Sheriffs in North Carolina want access to computerized records showing which patients receive prescriptions for controlled substances according to a report in the Charlotte News and Observer. While this might be of some benefit in fighting abuse of prescription medications, it violates some important principles. This includes a presumption of innocence, as opposed to assuming that anyone suffering from chronic pain who requires prescriptions for controlled substances may be committing a crime. This also violates our current policies regarding patient confidentiality. The American Civil Liberties has questioned this invasion of privacy:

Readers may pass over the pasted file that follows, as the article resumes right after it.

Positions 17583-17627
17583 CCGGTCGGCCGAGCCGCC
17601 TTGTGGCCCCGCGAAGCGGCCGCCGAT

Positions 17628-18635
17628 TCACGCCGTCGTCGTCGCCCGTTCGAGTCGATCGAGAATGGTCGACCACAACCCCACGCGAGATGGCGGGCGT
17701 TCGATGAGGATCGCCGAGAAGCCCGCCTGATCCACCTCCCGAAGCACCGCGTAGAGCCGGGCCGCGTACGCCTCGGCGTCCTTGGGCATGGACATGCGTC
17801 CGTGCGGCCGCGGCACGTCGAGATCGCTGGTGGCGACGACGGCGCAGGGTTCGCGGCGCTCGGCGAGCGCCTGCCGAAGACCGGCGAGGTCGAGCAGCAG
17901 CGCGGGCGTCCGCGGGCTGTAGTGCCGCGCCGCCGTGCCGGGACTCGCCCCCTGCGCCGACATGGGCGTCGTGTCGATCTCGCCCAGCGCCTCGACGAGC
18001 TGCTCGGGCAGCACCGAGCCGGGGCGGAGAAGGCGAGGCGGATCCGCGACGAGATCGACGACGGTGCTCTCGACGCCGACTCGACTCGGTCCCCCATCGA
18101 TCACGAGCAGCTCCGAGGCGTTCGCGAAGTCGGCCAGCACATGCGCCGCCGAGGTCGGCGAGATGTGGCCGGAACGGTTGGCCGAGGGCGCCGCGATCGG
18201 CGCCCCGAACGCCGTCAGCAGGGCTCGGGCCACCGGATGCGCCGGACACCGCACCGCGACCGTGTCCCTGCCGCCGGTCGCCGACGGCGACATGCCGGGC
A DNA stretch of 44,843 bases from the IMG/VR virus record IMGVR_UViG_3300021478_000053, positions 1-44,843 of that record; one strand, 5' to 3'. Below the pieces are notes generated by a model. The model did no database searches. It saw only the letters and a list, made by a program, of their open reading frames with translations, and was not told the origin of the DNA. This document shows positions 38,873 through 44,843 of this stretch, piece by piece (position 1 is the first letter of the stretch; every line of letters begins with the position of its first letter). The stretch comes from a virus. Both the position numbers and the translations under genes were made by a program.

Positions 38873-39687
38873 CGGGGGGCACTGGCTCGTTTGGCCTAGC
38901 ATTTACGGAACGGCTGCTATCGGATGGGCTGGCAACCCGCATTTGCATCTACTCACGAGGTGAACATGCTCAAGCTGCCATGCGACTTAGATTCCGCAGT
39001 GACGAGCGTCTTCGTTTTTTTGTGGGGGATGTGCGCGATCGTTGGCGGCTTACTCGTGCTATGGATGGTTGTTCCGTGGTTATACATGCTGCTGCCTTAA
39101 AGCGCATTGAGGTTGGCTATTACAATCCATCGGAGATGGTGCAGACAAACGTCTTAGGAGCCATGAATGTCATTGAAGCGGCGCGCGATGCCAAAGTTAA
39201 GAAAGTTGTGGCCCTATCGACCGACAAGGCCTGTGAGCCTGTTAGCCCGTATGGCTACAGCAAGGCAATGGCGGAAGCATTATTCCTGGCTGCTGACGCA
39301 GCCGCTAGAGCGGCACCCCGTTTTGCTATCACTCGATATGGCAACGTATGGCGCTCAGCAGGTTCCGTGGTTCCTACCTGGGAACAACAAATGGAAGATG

The ACLU opposed a bill in 2007 that would have opened the list to law enforcement officials, said ACLU lobbyist Sarah Preston. The organization would likely object to the new proposal.
“What really did concern us is the privacy aspect,” she said. Opening the record to more users could deter someone from getting necessary medicine because of the fear that others would find out, she said, “particularly in small towns where everybody knows everybody.”
Why doesn’t the tea party ever protest against this type of big government?